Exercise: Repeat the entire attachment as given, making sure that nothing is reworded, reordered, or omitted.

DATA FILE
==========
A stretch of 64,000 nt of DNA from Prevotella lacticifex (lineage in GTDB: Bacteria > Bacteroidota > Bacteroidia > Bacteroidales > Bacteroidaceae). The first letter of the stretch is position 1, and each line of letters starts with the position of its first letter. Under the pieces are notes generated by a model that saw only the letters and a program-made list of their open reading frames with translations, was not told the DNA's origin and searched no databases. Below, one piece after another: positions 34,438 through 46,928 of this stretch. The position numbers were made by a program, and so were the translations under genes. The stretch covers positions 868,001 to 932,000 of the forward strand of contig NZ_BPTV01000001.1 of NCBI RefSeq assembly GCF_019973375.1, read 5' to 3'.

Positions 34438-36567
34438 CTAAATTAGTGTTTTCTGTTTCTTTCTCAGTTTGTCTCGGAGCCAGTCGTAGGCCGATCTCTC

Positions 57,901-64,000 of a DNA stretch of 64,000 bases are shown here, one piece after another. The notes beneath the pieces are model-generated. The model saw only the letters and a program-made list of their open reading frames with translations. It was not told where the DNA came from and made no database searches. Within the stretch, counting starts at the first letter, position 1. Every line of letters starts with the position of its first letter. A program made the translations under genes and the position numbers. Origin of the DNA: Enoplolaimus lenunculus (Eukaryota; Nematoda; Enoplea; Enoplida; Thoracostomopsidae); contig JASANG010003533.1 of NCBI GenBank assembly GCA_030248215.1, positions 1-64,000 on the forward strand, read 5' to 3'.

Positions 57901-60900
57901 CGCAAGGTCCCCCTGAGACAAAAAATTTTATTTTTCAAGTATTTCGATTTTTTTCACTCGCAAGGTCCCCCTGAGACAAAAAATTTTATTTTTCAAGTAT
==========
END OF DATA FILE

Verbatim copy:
A stretch of 64,000 nt of DNA from Prevotella lacticifex (lineage in GTDB: Bacteria > Bacteroidota > Bacteroidia > Bacteroidales > Bacteroidaceae). The first letter of the stretch is position 1, and each line of letters starts with the position of its first letter. Under the pieces are notes generated by a model that saw only the letters and a program-made list of their open reading frames with translations, was not told the DNA's origin and searched no databases. Below, one piece after another: positions 34,438 through 46,928 of this stretch. The position numbers were made by a program, and so were the translations under genes. The stretch covers positions 868,001 to 932,000 of the forward strand of contig NZ_BPTV01000001.1 of NCBI RefSeq assembly GCF_019973375.1, read 5' to 3'.

Positions 34438-36567
34438 CTAAATTAGTGTTTTCTGTTTCTTTCTCAGTTTGTCTCGGAGCCAGTCGTAGGCCGATCTCTC

Positions 57,901-64,000 of a DNA stretch of 64,000 bases are shown here, one piece after another. The notes beneath the pieces are model-generated. The model saw only the letters and a program-made list of their open reading frames with translations. It was not told where the DNA came from and made no database searches. Within the stretch, counting starts at the first letter, position 1. Every line of letters starts with the position of its first letter. A program made the translations under genes and the position numbers. Origin of the DNA: Enoplolaimus lenunculus (Eukaryota; Nematoda; Enoplea; Enoplida; Thoracostomopsidae); contig JASANG010003533.1 of NCBI GenBank assembly GCA_030248215.1, positions 1-64,000 on the forward strand, read 5' to 3'.

Positions 57901-60900
57901 CGCAAGGTCCCCCTGAGACAAAAAATTTTATTTTTCAAGTATTTCGATTTTTTTCACTCGCAAGGTCCCCCTGAGACAAAAAATTTTATTTTTCAAGTAT